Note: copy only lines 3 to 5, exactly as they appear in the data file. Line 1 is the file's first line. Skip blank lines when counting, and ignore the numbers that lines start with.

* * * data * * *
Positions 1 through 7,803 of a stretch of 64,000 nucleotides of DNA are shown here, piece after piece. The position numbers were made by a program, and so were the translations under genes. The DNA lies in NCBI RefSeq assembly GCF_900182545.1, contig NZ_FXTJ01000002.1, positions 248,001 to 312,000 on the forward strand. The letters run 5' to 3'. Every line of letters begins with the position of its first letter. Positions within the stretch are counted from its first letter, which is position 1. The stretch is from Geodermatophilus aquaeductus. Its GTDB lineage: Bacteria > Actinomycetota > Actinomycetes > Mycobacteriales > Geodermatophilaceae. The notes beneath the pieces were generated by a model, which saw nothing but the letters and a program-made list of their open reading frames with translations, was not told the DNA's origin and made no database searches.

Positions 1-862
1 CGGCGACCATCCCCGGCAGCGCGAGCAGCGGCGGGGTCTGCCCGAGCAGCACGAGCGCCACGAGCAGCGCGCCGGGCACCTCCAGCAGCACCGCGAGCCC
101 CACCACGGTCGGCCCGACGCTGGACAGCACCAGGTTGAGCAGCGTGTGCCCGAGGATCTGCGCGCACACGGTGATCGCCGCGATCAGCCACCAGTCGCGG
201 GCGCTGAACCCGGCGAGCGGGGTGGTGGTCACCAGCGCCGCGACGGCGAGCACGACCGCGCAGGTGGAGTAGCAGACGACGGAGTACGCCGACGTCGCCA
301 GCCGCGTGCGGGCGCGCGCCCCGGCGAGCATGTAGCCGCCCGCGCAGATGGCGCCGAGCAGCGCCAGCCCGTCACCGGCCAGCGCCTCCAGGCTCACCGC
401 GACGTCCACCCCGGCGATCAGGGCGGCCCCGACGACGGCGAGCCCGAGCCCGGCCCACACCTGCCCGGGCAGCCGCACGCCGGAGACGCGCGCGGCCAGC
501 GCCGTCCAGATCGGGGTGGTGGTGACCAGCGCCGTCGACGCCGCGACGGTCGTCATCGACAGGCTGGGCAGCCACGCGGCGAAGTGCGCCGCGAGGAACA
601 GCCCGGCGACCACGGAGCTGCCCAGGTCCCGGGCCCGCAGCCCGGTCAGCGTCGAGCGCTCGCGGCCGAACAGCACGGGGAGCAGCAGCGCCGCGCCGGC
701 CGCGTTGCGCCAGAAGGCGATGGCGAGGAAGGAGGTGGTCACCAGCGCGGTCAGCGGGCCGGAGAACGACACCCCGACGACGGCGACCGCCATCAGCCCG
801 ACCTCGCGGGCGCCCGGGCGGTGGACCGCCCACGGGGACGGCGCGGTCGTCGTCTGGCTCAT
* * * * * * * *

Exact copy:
1 CGGCGACCATCCCCGGCAGCGCGAGCAGCGGCGGGGTCTGCCCGAGCAGCACGAGCGCCACGAGCAGCGCGCCGGGCACCTCCAGCAGCACCGCGAGCCC
101 CACCACGGTCGGCCCGACGCTGGACAGCACCAGGTTGAGCAGCGTGTGCCCGAGGATCTGCGCGCACACGGTGATCGCCGCGATCAGCCACCAGTCGCGG
201 GCGCTGAACCCGGCGAGCGGGGTGGTGGTCACCAGCGCCGCGACGGCGAGCACGACCGCGCAGGTGGAGTAGCAGACGACGGAGTACGCCGACGTCGCCA